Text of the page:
ENISA Threat Landscape Report 2022

This report is produced by the European Union Agency for Cybersecurity and gives an overview of the cyber security threat landscape.

The report lists the following as the prime threats for the report period:

  1. Ransomware
  2. Malware
  3. Social engineering threats
  4. Threats against data
  5. Threats against availability: denial of service attacks – these are becoming larger and more complex
  6. Threats against availability: internet threats
  7. Misinformation/Disinformation
  8. Supply chain attacks – these are increasing significantly

The following trends are also identified by the report:

  • Ransomware and availability attacks were ranked the highest in the period of the report with phishing being the most common vector for initial access by hackers.
  • The war in Ukraine has been a factor for the increase in hacktivism and dis/misinformation.
  • Cyber criminals are becoming increasingly sophisticated, for example, hackers are looking to exploit flaws in software before the developer has identified these itself.
  • Novel, hybrid and emerging treats are making a big impact. For example, the use of AI to create deep fakes, attacks on machine learning models and the use of Pegasus (spyware which has the ability to harvest large amounts of information from a device (such as a phone) without the user’s knowledge).

Top tips on improving cyber security

Cyber security continues to be a hot topic for all organisations. As demonstrated by the ENISA report, the landscape is evolving, and attackers are becoming more sophisticated. As such, it is vital to ensure cyber security is a central part of your compliance programme. The following (although not an exhaustive list) are some top tips on improving your approach to cyber security.

  1. Consider where the main threats to your cyber security lie and consider how effective the measures you have in place are at addressing them. Those responsible for data protection within an organisation should be satisfied these issues are being addressed even if another team is technically responsible.
  2. Ensure you have appropriate policies and procedures in place and that there is clear ownership of the responsibilities contained in them. A major failing in the Interserve case was the lack of compliance with their own policies. These policies and procedures must be reviewed on a regular basis to ensure they are fit for purpose.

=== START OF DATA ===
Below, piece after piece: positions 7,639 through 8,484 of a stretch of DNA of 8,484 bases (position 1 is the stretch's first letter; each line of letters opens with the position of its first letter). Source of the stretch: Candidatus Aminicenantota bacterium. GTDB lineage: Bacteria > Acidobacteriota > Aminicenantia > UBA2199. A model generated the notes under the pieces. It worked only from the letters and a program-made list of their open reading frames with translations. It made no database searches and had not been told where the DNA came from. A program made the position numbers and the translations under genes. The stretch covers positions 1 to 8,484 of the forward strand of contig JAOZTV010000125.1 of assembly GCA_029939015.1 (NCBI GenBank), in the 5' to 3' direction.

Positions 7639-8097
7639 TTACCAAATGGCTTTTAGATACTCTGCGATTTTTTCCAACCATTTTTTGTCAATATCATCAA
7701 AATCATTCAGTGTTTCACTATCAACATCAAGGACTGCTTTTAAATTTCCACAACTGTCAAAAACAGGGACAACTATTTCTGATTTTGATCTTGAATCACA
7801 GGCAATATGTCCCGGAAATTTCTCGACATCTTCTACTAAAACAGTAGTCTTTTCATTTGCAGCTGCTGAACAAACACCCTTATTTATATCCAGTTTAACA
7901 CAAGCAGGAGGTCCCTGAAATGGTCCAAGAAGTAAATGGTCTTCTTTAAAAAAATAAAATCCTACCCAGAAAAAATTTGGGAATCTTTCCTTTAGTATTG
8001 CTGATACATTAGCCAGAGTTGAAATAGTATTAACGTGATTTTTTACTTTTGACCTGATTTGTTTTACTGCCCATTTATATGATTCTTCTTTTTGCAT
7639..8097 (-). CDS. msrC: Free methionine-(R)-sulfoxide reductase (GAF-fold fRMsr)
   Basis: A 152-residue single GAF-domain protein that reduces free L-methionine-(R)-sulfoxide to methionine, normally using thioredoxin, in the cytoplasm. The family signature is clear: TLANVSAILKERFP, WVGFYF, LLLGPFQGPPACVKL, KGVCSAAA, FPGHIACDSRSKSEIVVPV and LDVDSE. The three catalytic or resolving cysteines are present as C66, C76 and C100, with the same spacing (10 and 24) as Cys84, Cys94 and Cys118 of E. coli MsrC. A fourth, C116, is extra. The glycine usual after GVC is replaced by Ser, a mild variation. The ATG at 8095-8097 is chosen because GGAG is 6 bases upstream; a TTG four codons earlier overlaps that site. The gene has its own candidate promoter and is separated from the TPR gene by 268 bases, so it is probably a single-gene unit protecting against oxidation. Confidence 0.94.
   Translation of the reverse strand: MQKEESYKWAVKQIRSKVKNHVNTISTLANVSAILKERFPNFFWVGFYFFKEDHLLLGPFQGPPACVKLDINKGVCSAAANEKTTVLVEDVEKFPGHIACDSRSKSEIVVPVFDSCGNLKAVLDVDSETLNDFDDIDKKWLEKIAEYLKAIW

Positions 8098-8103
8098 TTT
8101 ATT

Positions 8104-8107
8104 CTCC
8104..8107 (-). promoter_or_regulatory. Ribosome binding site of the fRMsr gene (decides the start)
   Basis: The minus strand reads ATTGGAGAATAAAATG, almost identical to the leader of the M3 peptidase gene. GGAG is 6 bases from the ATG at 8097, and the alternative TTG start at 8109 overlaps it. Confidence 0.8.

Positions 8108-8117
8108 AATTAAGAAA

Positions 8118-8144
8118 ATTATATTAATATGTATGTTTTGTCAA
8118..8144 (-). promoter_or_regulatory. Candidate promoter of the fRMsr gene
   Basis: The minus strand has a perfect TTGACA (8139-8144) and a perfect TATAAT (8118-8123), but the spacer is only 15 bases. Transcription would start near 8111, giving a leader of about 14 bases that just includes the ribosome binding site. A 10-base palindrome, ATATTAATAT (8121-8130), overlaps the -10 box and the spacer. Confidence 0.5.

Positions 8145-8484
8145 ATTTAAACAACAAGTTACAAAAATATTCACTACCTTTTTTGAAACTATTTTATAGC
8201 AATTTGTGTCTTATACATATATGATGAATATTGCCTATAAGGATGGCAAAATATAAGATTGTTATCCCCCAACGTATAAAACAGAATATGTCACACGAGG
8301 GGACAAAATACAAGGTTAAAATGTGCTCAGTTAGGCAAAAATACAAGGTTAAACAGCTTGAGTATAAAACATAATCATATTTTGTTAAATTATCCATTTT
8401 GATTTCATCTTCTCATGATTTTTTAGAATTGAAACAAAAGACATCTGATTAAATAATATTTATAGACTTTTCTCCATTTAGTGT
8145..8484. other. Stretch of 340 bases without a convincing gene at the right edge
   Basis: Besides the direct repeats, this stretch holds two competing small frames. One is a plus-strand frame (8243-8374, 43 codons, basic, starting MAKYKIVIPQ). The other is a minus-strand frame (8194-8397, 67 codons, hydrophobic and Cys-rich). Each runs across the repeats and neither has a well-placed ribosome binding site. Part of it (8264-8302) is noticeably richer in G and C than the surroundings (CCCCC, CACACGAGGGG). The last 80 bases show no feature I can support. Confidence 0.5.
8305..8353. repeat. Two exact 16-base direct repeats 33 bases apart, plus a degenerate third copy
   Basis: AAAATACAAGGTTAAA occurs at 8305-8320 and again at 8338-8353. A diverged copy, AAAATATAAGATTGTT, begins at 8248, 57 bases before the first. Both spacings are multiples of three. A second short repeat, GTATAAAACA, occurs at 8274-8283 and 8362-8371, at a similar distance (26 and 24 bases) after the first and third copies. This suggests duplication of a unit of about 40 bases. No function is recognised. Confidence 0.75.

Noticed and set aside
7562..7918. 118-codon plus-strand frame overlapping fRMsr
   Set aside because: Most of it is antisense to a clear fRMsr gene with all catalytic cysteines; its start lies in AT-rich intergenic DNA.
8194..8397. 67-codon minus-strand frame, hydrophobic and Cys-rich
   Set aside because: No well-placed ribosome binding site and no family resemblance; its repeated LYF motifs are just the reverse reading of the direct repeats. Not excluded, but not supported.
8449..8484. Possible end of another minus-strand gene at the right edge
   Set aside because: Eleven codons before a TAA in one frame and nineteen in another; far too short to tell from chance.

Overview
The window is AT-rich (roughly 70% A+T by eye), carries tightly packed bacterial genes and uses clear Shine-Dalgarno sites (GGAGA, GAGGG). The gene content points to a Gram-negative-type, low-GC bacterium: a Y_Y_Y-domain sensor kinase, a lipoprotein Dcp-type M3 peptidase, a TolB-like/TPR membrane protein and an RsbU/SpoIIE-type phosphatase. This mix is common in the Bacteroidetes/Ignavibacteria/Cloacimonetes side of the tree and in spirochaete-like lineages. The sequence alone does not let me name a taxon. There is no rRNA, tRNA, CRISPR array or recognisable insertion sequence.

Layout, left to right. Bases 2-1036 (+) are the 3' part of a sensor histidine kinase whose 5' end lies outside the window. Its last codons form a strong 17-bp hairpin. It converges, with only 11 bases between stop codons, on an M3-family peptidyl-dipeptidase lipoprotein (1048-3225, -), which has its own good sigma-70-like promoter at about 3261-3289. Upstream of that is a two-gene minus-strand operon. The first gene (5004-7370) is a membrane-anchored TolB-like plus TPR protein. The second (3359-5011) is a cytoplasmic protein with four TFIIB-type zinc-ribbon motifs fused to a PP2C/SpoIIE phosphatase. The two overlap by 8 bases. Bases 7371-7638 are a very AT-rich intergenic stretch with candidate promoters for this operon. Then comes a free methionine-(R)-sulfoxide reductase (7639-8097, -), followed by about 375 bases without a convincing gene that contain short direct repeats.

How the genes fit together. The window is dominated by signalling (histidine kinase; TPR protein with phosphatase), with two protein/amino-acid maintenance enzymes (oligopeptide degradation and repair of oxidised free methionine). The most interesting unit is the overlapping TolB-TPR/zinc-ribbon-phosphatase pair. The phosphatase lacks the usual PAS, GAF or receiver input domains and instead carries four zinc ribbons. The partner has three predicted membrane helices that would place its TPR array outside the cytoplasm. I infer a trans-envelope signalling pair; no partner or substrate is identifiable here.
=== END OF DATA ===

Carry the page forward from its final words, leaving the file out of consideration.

3. Ensure your systems and cyber security protections are up to date and that your employees are taking steps to complete any updates they need to undertake personally. This is basic, yet it was overlooked by Interserve. Out of date systems and software may no longer receive security updates, creating vulnerabilities which can be exploited. Regular testing will also be necessary to ensure systems/protections are behaving correctly.
  4. Ensure your employees are properly trained. As identified in the ENISA threat report, the most common way in which hackers gain access in ransomware attacks is via phishing.  Consider which teams are most at risk of such an attack and ensure you are undertaking regular and specific training about how to spot a phishing email. You should also offer training more broadly on information security.
  5. Ensure your processes for onboarding and ongoing management of third-party suppliers are fit for purpose. As the ENISA report identified, cyber attackers are increasingly exploiting weaknesses in supply chains in order to get access to a bigger target. Conducting a proper review of your suppliers’ data protection and information security practices when considering whether to onboard a supplier and having an ongoing programme to review this can be a way of reducing these risks.
  6. Check your permissions. Access permissions should be the subject of policies and procedures. Where these are in place, check they are being applied correctly. One of the issues in the Interserve case was the wide permissions granted to employees which, in some cases, included the ability of some individuals to uninstall antivirus protection – this was exploited by the hackers.
  7. Ensure your incident response procedures are robust. Whilst you may not always be able to prevent unauthorised access to your systems, you can control your response and so potentially the damage done by any incident.
  8. Keep up to date with threats in order to identify any new training needs for your organisation.


Don't just take our word for it